Well finally getting a chance to get back on here. I've been working with the Cullman County commission on this project for the past couple of years. It has been a wild ride, but the land is now officially purchased and the RTP program has provided an increase to Cullman County's grant for this year to allow for initial engineering and construction work. Hopefully we will begin the design process this year and get something started next year at the latest. Here's a synoposis of the roller coaster ride this has been.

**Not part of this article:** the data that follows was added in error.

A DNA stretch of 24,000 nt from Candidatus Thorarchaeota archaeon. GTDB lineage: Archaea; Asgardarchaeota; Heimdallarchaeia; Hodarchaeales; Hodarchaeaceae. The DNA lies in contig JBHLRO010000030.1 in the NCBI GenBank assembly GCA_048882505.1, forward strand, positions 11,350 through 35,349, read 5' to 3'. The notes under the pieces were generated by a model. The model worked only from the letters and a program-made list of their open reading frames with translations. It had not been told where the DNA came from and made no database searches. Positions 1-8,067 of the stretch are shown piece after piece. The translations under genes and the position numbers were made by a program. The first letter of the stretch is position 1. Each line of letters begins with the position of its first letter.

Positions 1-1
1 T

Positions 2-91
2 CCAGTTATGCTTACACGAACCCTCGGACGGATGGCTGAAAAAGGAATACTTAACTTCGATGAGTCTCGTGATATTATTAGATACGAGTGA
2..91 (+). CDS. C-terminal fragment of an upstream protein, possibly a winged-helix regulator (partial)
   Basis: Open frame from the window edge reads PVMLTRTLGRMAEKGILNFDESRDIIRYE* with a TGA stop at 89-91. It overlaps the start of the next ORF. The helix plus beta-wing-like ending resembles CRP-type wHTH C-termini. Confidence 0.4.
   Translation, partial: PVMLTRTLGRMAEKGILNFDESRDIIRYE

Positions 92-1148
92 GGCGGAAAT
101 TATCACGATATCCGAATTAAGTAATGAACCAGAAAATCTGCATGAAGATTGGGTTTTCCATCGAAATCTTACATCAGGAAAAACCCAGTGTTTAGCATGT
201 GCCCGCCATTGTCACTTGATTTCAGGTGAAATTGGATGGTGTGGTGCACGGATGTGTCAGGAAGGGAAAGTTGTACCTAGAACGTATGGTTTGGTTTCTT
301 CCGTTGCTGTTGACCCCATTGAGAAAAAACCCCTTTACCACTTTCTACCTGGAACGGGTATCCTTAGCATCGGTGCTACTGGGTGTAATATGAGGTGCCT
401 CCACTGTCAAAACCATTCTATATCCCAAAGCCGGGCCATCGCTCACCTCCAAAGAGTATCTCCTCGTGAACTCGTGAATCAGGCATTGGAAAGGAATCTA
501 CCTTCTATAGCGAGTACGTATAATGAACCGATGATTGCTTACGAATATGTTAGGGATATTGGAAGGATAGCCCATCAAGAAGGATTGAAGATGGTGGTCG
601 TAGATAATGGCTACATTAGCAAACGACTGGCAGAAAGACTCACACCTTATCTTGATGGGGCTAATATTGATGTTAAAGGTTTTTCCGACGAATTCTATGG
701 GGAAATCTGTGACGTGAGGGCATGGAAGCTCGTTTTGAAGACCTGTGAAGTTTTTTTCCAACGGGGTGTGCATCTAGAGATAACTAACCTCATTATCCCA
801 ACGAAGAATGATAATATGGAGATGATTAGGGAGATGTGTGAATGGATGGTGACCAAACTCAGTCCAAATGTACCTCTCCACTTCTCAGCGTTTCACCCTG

Initially Cullman County had 168 acres that had been a decommissioned landfill they were interested in using to start an OHV park with. Sammi Danford with the Economic Development Agency started working the grant process. After talking and looking at the area, Cullman County put together a deal to purchase an additional 325 or so acres to bring the total to just under 500 acres. We had to go thru an election cycle that could have brought iin commissioners who opposed the park, then we had a public meeting on the park after the elections worked out in our favor. The overwhelming majority of those at the meeting supported the park with mainly 2 very vocal opponents. However after the meeting everything almost came to a screeching halt. A county deputy had heard about the meeting and wanted to know if we were aware of tires being dumped on the land planned for purchased. Sammie was a ware of "some" tires that were disposed of per environmental requirements, but he said no, there were over 2 million tires just dumped on the land. The head of the county commission took a plane ride over the land and sure enought, tires were strewn everwhere, and this tract was in the middle of what was being purchased. The county engineer had not physically inspected the site, just noted a conversation about "some" tires. Well this was a MAJOR problem, but there was a silver lining. Another resident approached the commissioners after hearing about the meeting and wanted to know if they were interested in purchasing the 1500 acres mentioned in the article. After several meetings and Jon Strickland, who heads the RTP program here, and I touring the land with the commissioners, the commission was able to put together a deal where the Alabama Land Trust (or was it State Land Trust) purchased the land outright and then the county paid them back over a multi year plan using RTP funds. The deeds were signed last month and we hope to get work started soon. The land is really nice with lots of terrain changes and the edge of the property borders a small ravine with a creek in the bottom, the owner had been logging the land and they almost got their dozer stuck at the bottom of the ravine plowing trails it was so steep. The plan we have talked about is mainly moderate and beginner level with at least one hard trail, and possiably a rock pile at the entrance area. The land will be open to 4WD, ATV, and motorcycle, and there has been discussions of making a horse trail on the perimeter to provide a buffer zone for the neighbors. I've already promised Sammie I'll do a cartwheel when we finally open the first PUBLIC 4WD trail in the state.